Artificial intelligence-powered writing assistants that automatically complete sentences or provide “smart responses” do more than just put words into people’s mouths, new research suggests.
Maurice Jakesh, a doctoral student in information science, asked more than 1,500 participants, “Is social media good for society?” He asked you to write a paragraph answering the question. People who used an AI writing assistant with a bias or ambivalence towards social media were twice as likely to write a paragraph agreeing with the assistant, and more likely to say they had the same idea, compared to people writing without AI help.
The study suggests that access to AI texting tools — whether intentional or unintentional — can signal cultural and political biases, the researchers said.
“We are rushing to implement these AI models in all aspects of life, but we need to better understand the implications,” said the co-author. Mor Naaman, the Jacobs Technion-Cornell Institute Professor at Cornell Tech and the Cornell Ann S. Bowers Professor of Information Science, College of Computing and Information Science. “In addition to increasing efficiency and creativity, there can be other consequences for individuals and our society – changes in language and attitudes.”
While other large language models such as ChatGPT have found that they can create persuasive ads and political messages, this is the first study to show that an AI-powered tool’s typing process can distort a person’s opinion. Jakesh presented his research, “Co-writing with language models that have opinions affects the users’ perception” In April, the paper received an honorable mention at the 2023 CHI Conference on Humanities in Computing Systems.
In order to understand how people interact with AI writing assistants, Jakesh ran a large language model of positive and negative opinions about social media. Participants wrote their articles – alone or with one of the commenting assistants – on a platform he built that simulated a social media website. The platform collects information from participants as they type, such as which AI suggestions they accept and how long it takes them to compose an article.
People who wrote with a social media AI assistant produced more sentences arguing that social media is good, compared to participants without a writing assistant, according to independent judges. These participants were more likely to express their helper’s opinion in the follow-up survey.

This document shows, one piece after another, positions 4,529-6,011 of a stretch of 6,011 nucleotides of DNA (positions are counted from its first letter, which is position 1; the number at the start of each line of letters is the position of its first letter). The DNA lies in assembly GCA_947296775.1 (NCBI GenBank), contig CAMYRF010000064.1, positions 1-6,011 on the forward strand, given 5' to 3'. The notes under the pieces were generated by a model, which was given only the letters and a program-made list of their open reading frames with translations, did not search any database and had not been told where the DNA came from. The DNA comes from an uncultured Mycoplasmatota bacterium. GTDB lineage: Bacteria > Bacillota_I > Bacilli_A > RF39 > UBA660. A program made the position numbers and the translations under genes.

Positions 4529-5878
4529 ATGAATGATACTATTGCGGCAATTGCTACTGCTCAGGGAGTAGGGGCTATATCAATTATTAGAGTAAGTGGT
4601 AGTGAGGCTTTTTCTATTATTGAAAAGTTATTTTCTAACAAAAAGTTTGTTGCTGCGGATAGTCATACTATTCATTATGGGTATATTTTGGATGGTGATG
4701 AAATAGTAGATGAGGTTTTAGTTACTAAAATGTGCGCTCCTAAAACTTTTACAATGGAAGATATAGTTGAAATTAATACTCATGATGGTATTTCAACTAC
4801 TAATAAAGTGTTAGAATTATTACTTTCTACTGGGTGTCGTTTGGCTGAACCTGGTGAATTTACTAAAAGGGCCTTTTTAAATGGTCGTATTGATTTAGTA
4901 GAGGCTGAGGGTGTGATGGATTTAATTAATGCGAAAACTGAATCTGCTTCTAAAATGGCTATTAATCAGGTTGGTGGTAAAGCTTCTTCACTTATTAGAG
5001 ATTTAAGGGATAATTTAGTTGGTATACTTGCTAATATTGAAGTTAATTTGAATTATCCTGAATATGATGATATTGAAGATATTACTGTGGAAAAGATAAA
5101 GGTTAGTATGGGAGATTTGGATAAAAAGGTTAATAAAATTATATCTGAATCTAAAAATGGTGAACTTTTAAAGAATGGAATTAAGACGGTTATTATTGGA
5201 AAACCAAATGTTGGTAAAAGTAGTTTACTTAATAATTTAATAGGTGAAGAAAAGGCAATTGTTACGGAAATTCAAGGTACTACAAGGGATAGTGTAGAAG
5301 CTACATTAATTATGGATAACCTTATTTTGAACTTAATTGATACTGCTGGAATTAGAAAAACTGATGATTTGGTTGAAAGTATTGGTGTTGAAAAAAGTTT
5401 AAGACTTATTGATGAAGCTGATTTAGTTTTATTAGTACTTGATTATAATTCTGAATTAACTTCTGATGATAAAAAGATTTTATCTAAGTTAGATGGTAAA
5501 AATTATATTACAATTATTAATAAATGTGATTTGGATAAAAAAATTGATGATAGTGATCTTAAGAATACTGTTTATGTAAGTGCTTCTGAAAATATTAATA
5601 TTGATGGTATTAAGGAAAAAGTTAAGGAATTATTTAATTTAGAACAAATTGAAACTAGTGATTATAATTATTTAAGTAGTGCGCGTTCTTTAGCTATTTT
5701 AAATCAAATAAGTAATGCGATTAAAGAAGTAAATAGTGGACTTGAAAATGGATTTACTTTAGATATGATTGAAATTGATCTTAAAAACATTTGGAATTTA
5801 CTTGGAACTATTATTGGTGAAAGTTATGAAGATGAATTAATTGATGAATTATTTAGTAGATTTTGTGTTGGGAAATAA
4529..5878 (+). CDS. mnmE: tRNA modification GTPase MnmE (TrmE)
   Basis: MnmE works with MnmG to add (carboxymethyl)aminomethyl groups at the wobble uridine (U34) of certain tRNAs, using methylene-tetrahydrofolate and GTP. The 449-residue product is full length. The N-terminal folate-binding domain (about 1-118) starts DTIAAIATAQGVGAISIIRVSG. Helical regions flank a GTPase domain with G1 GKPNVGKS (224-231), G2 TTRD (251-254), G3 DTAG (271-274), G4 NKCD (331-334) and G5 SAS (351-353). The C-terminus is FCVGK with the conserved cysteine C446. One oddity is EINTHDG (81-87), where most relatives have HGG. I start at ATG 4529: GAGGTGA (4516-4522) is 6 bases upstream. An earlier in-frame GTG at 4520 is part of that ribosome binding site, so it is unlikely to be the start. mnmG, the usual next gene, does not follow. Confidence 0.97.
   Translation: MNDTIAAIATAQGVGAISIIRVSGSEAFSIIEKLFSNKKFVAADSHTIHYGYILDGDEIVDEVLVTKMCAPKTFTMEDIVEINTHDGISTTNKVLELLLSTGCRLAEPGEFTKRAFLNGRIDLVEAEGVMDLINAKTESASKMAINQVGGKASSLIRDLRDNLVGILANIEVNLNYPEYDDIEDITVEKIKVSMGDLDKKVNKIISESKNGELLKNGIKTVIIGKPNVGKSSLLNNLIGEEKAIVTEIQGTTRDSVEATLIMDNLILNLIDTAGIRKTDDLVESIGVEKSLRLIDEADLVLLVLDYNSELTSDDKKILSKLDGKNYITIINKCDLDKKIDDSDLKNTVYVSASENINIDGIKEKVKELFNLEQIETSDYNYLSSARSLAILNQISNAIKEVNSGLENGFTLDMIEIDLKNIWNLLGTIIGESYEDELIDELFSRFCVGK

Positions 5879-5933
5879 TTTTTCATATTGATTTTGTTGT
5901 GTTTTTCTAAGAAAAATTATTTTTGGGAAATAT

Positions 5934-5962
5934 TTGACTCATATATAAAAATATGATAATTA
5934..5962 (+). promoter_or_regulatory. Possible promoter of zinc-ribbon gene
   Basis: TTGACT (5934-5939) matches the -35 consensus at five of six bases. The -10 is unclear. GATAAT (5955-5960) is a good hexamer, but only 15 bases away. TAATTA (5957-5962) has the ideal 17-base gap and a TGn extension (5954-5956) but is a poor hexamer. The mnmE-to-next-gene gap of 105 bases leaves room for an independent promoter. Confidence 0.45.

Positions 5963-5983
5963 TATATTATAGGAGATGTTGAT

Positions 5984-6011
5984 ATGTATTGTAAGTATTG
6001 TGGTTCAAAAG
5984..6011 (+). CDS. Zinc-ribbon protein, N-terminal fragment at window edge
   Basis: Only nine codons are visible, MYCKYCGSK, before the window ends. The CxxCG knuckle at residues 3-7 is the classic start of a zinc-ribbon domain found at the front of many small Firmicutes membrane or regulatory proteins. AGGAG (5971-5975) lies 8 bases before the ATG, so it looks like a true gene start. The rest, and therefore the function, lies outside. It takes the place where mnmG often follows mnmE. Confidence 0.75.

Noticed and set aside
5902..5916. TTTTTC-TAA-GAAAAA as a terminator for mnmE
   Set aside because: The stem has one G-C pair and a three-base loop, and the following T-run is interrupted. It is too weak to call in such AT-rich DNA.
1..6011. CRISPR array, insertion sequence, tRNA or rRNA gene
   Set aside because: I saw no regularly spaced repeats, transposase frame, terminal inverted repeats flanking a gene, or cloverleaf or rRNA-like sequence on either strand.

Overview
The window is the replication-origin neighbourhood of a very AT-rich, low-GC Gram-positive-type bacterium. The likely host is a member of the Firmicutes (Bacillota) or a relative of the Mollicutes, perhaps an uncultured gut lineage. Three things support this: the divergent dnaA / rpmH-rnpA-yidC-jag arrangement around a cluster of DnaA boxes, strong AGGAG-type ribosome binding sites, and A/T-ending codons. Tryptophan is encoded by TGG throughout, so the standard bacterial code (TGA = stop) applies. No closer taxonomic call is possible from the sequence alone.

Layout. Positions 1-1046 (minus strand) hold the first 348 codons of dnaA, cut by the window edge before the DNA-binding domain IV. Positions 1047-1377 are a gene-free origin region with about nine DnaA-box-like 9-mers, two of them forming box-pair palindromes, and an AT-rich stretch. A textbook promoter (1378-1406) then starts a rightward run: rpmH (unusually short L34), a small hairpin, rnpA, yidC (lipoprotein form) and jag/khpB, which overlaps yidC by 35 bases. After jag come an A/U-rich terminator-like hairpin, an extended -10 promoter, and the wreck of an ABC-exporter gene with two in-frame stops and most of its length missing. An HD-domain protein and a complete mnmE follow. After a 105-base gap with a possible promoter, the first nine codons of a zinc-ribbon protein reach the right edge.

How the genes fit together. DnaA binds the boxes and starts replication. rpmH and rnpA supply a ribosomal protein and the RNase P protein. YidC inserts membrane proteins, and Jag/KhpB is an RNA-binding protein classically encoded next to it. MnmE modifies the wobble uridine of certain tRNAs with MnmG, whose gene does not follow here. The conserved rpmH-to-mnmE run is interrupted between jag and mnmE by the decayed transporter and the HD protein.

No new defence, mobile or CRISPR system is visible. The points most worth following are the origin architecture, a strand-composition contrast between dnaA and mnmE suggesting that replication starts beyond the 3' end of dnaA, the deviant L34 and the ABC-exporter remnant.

The researchers investigated the possibility that people could easily accept AI suggestions to complete the task faster. But even the participants who took several minutes to prepare their articles produced high-impact statements. The study found that most participants did not even realize that the AI was biased and did not realize that they were being influenced.
“I don’t think the co-authoring process is really convincing,” says Naaman. “It feels like I’m doing something very natural and organic—expressing my own thoughts with some help.”
When they repeated the experiment with a different topic, the research team again observed that the participants were swayed by the assistants. Now, the team is looking at how this experience creates the shift and how long the effects last.
Just as social media has changed the political landscape by allowing the spread of misinformation and the creation of echo chambers, biased AI writing tools can bring about a similar shift in opinion depending on the tool users choose. For example, some organizations have announced plans to develop an alternative to ChatGPT designed to express more conservative views.
There needs to be more public discussion about how these technologies can be misused and how they should be regulated and regulated, the researchers said.
“The more powerful these technologies become and the deeper we embed them into our society,” says Jakesh, “the more we want to be careful about how we buy into the values, priorities, and opinions built into them. He said.
Advait Bat from Microsoft Research, Daniel Boushek of the University of Beirut and Lior Zalmanson of Tel Aviv University contributed to the paper.
The work was supported by the National Science Foundation, the German National Academic Foundation, and the Bavarian State Ministry of Science and the Arts.
Patricia Waldron of Cornell Ann S. Bowers is secretary of the College of Computer and Information Sciences.
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